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Environmental Rules Waived for TX Border Wall

Tuesday, October 16, 2018

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The U.S. Department of Homeland Security announced last week that any environmental regulations regarding the construction or repair of a section of U.S.-Mexico border wall for certain areas in Texas would be waived, drawing ire from environmentalists and private property owners alike.

The announcement, made Oct. 10 on the Federal Register, details exemptions in Cameron County; another announcement made the following day detailed similar measures for Hidalgo County.  

Border Wall Development

According to the Houston Chronicle, the announcement arrives as House Republicans are preparing to introduce a bill that would fund the wall. These new environmental rule exemptions serve to speed up construction in these areas, one of which is a 14- 18-mile stretch of border in Hidalgo County that’s known for being a point of illegal entry. The Border Patrol reported 137,000 immigration arrests In the Rio Grande sector last year.

Phototreat / Getty Images

The Border Patrol reported 137,000 immigration arrests In the Rio Grande sector last year.

In the announcements waiving the environmental regulations for construction in these areas, the memos did note that Secretary Kirstjen Nielsen had the authority to make the exception under the Illegal Immigration Reform and Immigrant Responsibility Act, which allows a chief to waive all requirements if infrastructure, such as a wall or road, is needed.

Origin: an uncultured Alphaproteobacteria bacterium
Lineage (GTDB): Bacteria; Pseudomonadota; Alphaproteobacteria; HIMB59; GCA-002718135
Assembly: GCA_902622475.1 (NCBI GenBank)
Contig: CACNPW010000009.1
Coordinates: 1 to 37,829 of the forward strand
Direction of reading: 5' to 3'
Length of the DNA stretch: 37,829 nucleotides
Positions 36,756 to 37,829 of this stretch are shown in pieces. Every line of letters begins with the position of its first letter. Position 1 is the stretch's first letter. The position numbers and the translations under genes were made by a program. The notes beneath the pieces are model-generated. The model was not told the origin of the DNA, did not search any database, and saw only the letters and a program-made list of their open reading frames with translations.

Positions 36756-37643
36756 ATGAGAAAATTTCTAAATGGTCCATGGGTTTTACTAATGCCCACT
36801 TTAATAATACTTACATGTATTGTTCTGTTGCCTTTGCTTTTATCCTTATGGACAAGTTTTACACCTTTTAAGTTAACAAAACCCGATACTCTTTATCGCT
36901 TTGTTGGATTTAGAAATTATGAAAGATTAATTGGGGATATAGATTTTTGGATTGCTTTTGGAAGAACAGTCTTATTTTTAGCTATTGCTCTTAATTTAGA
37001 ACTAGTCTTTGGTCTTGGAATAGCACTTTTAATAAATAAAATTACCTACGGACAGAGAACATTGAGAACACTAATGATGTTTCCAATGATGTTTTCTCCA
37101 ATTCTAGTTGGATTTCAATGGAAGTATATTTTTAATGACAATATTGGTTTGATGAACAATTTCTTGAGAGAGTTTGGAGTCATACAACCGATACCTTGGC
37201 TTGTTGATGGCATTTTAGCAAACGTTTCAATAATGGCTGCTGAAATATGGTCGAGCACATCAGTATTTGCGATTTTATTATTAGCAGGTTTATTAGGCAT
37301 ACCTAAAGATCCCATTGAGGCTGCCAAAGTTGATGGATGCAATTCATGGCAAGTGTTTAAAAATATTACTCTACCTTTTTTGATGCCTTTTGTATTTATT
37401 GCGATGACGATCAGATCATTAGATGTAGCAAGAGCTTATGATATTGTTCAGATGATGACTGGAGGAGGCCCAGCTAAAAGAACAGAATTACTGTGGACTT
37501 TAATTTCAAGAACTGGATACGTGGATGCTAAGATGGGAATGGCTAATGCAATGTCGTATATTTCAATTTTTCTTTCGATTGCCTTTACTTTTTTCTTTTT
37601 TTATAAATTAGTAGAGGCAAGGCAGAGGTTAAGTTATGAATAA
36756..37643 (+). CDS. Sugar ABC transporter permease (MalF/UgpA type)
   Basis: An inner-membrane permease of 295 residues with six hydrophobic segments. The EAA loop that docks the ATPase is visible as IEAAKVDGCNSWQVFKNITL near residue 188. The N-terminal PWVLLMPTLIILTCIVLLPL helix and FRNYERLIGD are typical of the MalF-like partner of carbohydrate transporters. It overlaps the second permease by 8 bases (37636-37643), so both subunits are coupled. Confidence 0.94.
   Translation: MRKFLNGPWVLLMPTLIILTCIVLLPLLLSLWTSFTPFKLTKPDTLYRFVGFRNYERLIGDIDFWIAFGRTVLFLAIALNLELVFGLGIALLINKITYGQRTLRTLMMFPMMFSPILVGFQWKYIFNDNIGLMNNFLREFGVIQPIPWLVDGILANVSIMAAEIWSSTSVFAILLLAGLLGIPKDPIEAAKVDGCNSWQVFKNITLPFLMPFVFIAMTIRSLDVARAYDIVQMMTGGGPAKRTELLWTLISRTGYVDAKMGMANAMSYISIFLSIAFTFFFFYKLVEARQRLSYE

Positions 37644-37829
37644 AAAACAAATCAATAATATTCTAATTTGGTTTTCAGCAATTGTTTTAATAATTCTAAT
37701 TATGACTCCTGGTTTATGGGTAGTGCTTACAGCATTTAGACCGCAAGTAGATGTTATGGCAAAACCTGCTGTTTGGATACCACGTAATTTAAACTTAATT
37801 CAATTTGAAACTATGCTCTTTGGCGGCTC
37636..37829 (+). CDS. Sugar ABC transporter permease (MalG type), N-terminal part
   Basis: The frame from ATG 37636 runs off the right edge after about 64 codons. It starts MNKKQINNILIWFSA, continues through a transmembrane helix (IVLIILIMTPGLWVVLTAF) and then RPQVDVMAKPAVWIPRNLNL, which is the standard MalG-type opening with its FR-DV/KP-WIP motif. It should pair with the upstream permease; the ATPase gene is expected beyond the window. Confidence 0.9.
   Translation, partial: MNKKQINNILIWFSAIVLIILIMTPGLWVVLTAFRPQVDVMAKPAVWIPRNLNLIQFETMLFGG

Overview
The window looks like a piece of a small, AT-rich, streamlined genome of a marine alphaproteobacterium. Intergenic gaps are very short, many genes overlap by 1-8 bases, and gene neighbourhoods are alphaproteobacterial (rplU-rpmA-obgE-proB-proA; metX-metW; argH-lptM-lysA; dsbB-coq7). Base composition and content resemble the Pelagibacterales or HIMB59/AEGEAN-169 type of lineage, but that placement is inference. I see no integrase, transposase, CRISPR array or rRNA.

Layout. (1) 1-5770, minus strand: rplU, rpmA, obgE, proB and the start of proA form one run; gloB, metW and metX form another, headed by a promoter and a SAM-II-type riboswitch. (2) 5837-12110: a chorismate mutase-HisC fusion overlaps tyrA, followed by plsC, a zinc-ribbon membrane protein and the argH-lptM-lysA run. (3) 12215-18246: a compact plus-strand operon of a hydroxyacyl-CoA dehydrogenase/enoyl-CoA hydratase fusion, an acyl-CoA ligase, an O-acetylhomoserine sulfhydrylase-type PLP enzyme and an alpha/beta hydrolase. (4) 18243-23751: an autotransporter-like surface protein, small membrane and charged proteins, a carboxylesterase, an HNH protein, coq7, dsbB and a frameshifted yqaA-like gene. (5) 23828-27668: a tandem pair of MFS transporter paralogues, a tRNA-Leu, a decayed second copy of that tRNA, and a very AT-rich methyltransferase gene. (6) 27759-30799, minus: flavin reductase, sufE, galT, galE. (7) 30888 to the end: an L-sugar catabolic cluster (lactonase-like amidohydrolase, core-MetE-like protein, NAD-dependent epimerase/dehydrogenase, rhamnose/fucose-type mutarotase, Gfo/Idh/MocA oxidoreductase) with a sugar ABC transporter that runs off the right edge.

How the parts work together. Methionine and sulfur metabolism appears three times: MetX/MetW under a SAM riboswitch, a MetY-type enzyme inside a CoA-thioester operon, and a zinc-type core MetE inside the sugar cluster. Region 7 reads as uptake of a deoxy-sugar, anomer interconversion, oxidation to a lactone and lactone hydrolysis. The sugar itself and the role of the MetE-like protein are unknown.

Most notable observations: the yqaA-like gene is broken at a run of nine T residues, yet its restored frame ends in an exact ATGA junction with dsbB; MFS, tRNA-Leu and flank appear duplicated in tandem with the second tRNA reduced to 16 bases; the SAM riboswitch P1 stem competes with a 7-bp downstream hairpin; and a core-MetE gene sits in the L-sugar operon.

Project Progress and Criticism

U.S. Customs and Border Protection will be moving forward with the projects. Work in Hidalgo County is to include an 8-mile stretch of border wall, as well as some work that will stretch along the boundary of the Santa Ana National Wildlife Refuge and the Monterrey Banco Tract of the Lower Rio Grande Valley National Wildlife Refuge. The scope of the work in Hidalgo County falls within the within the Border Patrol’s Rio Grande Valley Sector.  

The Center for Biological Diversity criticized the Department’s use of the waivers, noting that 28 laws regarding such construction are being ignored. Laiken Jordahl, borderlands campaigner at the Center for Biological Diversity, noted that many Hidalgo residents do not want the border wall. The Center has not yet decided if it will sue. Despite the regulations being waived, the Department of Homeland Security noted that it remains committed to environmental stewardship to the extent possible.

Homeland Security has not announced when construction on these projects is set to begin, nor how long work will last.

   

Tagged categories: Construction; Environmental Protection; Government; Infrastructure; NA; North America; Program/Project Management

Comment from Mike Makela, (10/16/2018, 11:25 AM)

Build that wall


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